In the eyes of a desperate child
The desperate look in his eyes said it all.
“Kuya, pahinging barya, pangkain lang,” the child said as he stretched his hand out to me, motioning the other over his stomach as if to express his hunger. It was a rough day in this city, with the sun at its peak, and this kid — perhaps not even 10, his body underdeveloped and weak — was out here, stretching his hands out to passersby.
What caught my attention the most was the desperate look in his eyes, which seemed to mirror the harshness of the life he has to go through as a child of the streets.
It caught me because it stirred something in my memory — that his story might be another person’s story. Because in that little child, I saw a friend, a person who has a story of his own.
His name is Ronnie.
He is a great friend to me, to anyone — he’d talk to you and cheer you up as if he has no problems of his own. He is a jolly person, such that you won’t think he has faced great battles in life.
Life started out pleasant for him. He was the eldest child, born to hardworking parents who had a chicharon business.
Because of this business, their family was able to eat thrice a day, in a fine-looking house they were able to afford. Ronnie, with his younger brother and sister, were privileged to get an education, even if in a public school.
Blessed with an amazing ability to draw, Ronnie dreamed of becoming an architect.
He lived a normal life as a kid. He and his siblings played outside with their friends. And like many others, they enjoyed their childhood.
His childhood was fun, he would always tell me — until their business collapsed. The family went bankrupt; and soon, they had to give it all up. In a snap, everything was gone. Along with his dreams, every single property the family had was reduced to dust. Like an eagle deprived of its ability to soar, they were helpless.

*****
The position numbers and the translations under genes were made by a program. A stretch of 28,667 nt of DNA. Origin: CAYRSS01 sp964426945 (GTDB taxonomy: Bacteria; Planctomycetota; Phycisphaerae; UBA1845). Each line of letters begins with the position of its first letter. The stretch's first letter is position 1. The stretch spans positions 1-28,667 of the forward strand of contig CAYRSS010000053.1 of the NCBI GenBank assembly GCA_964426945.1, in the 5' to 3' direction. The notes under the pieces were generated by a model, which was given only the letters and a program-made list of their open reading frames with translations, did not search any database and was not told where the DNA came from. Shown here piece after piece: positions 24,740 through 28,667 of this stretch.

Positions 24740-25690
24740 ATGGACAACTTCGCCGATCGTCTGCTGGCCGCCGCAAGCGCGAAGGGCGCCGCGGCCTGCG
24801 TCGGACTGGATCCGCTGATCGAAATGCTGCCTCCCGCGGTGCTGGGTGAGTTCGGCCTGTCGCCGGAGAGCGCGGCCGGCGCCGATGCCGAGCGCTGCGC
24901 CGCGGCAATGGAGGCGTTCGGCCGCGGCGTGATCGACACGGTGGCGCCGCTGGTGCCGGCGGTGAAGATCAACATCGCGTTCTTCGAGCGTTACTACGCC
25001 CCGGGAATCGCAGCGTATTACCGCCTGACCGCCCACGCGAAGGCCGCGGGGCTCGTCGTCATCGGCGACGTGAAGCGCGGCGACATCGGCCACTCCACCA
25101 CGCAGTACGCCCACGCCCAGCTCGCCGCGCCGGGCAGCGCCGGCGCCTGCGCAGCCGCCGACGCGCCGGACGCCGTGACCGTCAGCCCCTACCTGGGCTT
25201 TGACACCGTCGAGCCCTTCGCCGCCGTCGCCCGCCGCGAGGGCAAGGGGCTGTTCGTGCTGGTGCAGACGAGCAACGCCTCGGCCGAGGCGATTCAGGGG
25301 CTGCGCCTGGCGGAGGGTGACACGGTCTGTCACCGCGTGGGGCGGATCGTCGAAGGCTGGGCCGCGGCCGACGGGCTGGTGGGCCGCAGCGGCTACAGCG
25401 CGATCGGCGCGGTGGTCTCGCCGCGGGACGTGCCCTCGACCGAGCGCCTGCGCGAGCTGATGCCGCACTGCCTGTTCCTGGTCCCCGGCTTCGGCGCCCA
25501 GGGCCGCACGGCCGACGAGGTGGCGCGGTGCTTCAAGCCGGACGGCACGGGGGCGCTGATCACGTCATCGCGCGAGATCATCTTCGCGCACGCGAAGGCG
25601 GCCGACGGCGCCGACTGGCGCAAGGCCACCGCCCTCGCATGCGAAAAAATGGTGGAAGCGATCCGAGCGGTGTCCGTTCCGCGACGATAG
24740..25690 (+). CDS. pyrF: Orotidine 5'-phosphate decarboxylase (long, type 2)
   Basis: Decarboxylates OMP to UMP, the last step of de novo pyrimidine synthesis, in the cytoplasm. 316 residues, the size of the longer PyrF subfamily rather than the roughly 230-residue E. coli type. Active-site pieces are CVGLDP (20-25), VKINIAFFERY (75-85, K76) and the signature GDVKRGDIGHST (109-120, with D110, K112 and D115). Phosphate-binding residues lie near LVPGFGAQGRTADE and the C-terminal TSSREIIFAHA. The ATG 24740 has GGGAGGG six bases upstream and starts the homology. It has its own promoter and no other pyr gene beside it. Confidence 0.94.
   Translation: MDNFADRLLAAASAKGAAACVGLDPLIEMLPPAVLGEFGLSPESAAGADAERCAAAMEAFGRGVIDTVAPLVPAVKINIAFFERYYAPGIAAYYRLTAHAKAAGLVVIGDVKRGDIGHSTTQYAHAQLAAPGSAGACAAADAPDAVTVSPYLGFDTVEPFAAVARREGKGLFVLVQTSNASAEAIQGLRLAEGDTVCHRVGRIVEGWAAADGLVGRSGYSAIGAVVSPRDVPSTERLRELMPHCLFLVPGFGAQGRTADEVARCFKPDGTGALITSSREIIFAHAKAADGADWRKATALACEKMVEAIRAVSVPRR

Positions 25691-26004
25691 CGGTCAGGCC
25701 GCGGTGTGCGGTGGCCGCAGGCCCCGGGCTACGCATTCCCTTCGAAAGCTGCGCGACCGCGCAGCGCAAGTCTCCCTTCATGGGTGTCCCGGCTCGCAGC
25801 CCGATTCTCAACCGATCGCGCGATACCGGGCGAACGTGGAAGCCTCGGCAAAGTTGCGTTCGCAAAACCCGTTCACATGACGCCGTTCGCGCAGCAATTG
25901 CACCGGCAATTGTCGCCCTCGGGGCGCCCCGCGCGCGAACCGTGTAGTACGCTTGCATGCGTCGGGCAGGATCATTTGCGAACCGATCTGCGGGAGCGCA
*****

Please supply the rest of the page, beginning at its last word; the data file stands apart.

In the most desperate times, he wept.
He wept because he had a dream, and he was afraid of losing it. He wept because he wanted to do something, but he couldn’t. He wept because he was a helpless, young child anxious about his family’s future.
I could just imagine the feeling of desperation he experienced at such a young age. Like the kid who stretched his hand out to me in the city, Ronnie was also a child anxious about life, eager to succeed, but in desperate straits.
Ronnie’s family resettled in a small and simple house. His father became a tricycle driver, his mother a dressmaker.
They earned barely enough to even buy food for their children. There were times when they would eat only at night, the meager food not even filling up their bellies.
It came to a point where the children had to beg their grandmother for food—doing it in secret from their own grandfather, who had personal issues with their father.
But with education as their family’s priority, Ronnie, along with his siblings, still went to school. Only this time, they were constantly slapped with insults because of their underprivileged life. They were impoverished, barely able to buy anything.
Still, Ronnie had a dream, and he knew he had to strive hard to achieve it. He was desperate, so he used that desperation as his motivation to succeed.
He studied with enthusiasm until he finished college. At certain points, he switched from studying to working so that he could earn money to finance his education.
Ronnie finished college as cum laude—a fulfillment and an honor he gave both to himself and his family.
He was once a child as well—an anxious kid challenged by poverty. But he strove mightily in order to succeed.
In the middle of remembering all these, suddenly, reality hit me.
The kid was still there, still stretching his hand out to me, and so I dug into my pocket to give him a handful.
Then, I thought just to myself, “What would this child become?”
As soon as I handed him money, he ran away. As far as my sight could reach, I followed the kid. He was still stretching his hand out, begging other people for coins.
The desperate look in his eyes said it all — it spoke of both innocence and despair; it spoke of poverty and the harshness of life.
I could only hope that his eyes, too, would one day speak of success — that he would win his own battle.
In the eyes of a humbled child, I saw a story — that of my friend’s, who was also that child once. But my friend looked beyond desperation and anxiety, and worked hard to achieve a dream. He was a man who defied the circumstances of his life, and defeated poverty.
He is more than just a friend to me. His name is Ronnie, and I am blessed to call him my father.
* * *
Aron Jan Mitchell B. Sierva, 16, is a Grade 11 student of Malayan Colleges, Laguna.
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